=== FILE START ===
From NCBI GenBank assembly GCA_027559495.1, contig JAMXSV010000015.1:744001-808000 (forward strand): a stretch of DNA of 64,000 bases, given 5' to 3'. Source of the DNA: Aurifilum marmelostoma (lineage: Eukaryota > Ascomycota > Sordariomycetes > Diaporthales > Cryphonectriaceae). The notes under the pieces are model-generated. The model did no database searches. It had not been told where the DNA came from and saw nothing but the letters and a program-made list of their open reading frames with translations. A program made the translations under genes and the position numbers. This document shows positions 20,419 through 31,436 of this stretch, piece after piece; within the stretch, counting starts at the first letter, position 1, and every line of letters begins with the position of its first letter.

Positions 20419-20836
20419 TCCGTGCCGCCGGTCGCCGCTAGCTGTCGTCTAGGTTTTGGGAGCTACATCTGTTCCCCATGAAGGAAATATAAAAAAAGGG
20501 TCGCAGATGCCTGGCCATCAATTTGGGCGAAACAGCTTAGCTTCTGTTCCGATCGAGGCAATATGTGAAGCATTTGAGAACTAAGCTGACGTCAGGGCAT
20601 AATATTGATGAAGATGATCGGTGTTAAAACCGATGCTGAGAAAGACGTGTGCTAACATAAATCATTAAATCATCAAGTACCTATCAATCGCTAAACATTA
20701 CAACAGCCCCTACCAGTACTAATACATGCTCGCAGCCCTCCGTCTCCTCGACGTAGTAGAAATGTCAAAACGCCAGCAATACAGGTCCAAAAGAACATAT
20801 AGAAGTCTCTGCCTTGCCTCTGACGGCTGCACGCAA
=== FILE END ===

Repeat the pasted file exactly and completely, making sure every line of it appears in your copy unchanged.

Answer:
From NCBI GenBank assembly GCA_027559495.1, contig JAMXSV010000015.1:744001-808000 (forward strand): a stretch of DNA of 64,000 bases, given 5' to 3'. Source of the DNA: Aurifilum marmelostoma (lineage: Eukaryota > Ascomycota > Sordariomycetes > Diaporthales > Cryphonectriaceae). The notes under the pieces are model-generated. The model did no database searches. It had not been told where the DNA came from and saw nothing but the letters and a program-made list of their open reading frames with translations. A program made the translations under genes and the position numbers. This document shows positions 20,419 through 31,436 of this stretch, piece after piece; within the stretch, counting starts at the first letter, position 1, and every line of letters begins with the position of its first letter.

Positions 20419-20836
20419 TCCGTGCCGCCGGTCGCCGCTAGCTGTCGTCTAGGTTTTGGGAGCTACATCTGTTCCCCATGAAGGAAATATAAAAAAAGGG
20501 TCGCAGATGCCTGGCCATCAATTTGGGCGAAACAGCTTAGCTTCTGTTCCGATCGAGGCAATATGTGAAGCATTTGAGAACTAAGCTGACGTCAGGGCAT
20601 AATATTGATGAAGATGATCGGTGTTAAAACCGATGCTGAGAAAGACGTGTGCTAACATAAATCATTAAATCATCAAGTACCTATCAATCGCTAAACATTA
20701 CAACAGCCCCTACCAGTACTAATACATGCTCGCAGCCCTCCGTCTCCTCGACGTAGTAGAAATGTCAAAACGCCAGCAATACAGGTCCAAAAGAACATAT
20801 AGAAGTCTCTGCCTTGCCTCTGACGGCTGCACGCAA